Greenwashing: Boxed Water

Boxed water has positioned itself as the eco-friendly alternative to plastic bottled water. One brand literally has named itself Boxed Water Is Better. But the reality is that boxed water is not the environmental savior it touts itself to be. 

The boxed water industry says it has four main reasons why it claims the box is better for the environment than plastic water bottles. First, cartons are made from renewable resources while plastic bottles are not. Second, water cartons are 100% recyclable. Third, 75% of plastic water bottles are not recycled and end up in landfills or elsewhere. Fourth, paper is biodegradable in a few months while plastic bottles can take centuries to decompose.

Each claim is misleading. 

Boxed water cartons are not made entirely from paper, the material they tout as the renewable product used to make the cartons. The cartons are also made of aluminum and plastic film. The cartons used by Boxed Water Is Better are 74 percent paper, 1 percent aluminum, and 25 percent plastic and other materials. The plastic is used to waterproof the paper and the aluminum is used to block out light and seal contents from oxygen. (There’s a reason paper airplanes don’t fly in the rain.) As the boxed water industry noted, plastic is not a renewable resource and neither is aluminum. 

New aluminum is sourced through bauxite strip mining, a process that displaces wildlife and erodes the soil. The production of paper is also a carbon-intensive process that can disrupt wildlife as trees are cut down and processed into pulp. These processes aren’t exactly eco-friendly. 

The materials needed to create the cartons are part of the reason that it is misleading for the boxed water industry to tout the recyclability of cartons. In reality, the layered cartons require a special facility to be properly recycled. Many municipalities do not have access to that type of facility. 

Only 62% of Americans live in an area with curbside recycling for cartons. On the other hand, 87% of Americans have easy access to recycling for PET plastic, which is the plastic resin used in clear water bottles. PET is also 100 percent recyclable and has been used to create everything from fleece sweaters to kitchen cabinets

Boxed Water Is Better scoffed at PET for having a recycling rate of 25 percent. (The Environmental Protection Agency reports that the recycling rate for PET is actually 29 percent.) But cartons have an even lower recycling rate of just 16 percent. The carton industry has offered mail-in recycling centers, but it is difficult to imagine that Americans would pay to mail cartons to a facility to be recycled when only 16% will bring cartons to their curbside.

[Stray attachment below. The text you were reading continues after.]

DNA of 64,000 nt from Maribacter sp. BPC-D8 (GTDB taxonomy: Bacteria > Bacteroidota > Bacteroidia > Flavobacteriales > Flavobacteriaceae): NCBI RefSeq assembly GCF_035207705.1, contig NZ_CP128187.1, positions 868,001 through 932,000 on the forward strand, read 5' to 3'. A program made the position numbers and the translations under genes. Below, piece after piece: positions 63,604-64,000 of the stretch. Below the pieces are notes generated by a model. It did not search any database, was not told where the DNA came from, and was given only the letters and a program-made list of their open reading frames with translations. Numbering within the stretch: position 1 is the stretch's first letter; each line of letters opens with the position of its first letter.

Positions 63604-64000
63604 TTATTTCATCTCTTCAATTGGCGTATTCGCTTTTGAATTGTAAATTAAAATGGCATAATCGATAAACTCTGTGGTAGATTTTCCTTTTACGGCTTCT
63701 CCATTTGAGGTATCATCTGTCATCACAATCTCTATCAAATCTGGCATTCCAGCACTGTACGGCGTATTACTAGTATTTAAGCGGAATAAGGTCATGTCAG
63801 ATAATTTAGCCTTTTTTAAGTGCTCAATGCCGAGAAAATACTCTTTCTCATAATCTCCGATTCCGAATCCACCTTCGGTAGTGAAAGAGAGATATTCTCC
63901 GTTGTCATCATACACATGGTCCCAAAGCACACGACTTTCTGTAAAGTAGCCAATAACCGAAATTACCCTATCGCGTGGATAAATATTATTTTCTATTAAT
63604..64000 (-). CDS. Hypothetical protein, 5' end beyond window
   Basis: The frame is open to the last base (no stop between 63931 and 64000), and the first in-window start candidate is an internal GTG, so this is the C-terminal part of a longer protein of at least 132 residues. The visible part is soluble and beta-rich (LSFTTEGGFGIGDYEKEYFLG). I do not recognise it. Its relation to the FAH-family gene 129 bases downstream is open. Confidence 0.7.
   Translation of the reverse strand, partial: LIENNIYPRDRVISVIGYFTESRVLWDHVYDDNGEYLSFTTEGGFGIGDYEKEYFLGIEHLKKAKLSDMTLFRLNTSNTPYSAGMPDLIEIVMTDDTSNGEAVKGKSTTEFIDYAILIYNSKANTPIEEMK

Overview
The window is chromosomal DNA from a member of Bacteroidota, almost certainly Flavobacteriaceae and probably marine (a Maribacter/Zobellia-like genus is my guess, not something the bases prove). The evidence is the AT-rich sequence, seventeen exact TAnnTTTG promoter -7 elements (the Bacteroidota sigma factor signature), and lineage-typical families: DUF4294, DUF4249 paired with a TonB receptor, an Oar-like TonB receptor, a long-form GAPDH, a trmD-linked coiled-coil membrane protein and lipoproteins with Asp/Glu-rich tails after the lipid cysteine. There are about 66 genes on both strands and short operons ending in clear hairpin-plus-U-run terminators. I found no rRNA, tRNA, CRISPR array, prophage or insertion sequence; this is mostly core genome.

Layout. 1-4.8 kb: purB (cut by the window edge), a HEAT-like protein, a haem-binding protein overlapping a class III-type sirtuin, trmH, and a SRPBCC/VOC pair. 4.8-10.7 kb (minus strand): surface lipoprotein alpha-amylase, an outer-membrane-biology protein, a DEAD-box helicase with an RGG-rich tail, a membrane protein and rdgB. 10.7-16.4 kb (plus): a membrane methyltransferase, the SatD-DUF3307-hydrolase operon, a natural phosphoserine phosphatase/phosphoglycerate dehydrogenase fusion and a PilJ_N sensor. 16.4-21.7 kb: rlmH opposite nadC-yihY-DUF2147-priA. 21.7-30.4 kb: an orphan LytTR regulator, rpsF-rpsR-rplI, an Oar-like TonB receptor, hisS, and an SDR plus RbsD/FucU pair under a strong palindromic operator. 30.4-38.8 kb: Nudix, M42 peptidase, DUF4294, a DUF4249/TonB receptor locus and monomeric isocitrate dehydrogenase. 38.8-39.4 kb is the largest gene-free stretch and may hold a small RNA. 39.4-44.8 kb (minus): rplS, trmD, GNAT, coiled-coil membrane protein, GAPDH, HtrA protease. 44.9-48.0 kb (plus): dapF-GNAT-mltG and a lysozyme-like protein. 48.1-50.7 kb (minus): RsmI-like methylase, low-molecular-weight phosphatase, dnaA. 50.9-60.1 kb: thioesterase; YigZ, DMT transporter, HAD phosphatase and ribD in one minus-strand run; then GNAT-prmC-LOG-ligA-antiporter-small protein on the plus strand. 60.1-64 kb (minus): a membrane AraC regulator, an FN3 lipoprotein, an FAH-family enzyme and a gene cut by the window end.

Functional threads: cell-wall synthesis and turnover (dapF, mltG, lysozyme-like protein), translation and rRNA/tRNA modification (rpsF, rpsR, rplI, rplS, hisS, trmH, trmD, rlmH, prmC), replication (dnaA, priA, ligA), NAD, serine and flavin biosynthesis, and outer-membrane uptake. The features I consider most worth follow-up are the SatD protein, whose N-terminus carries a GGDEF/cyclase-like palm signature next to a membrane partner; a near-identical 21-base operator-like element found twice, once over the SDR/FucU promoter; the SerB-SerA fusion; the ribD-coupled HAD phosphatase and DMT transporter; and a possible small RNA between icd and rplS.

While it is true that improperly disposed water bottles can end up in the ocean, there is little evidence to suggest that water bottles used in the U.S. contribute to the plastic waste in the ocean. Researchers found in a peer-reviewed study that only 0.9 percent of the mismanaged plastic in the ocean can be traced back to the U.S. The bulk of the plastic waste in the ocean is from China and the majority of the plastic is abandoned fishing equipment, not small bottles. 

The boxed water industry is similarly misleading with its claim to being biodegradable. Cardboard can decompose in two to six months as the industry suggests, but that does not mean that cartons decompose in that same time frame. The other materials in cartons do not decompose and composting experts advise against composting cartons because the films on the packaging do not decompose.  

Just because a product touts itself as “better” for the environment and uses lots of outdoor nature photos in its marketing does not always mean that those products are better for the environment. Consumers must be aware of ploys used by some industries to cash in on the fact that many people care about keeping the planet clean.

This is the first report in a series about companies “greenwashing” products to make them appear to be better for the environment than they actually are. Keep an eye on the Periodic Fabels blog for future updates to the series.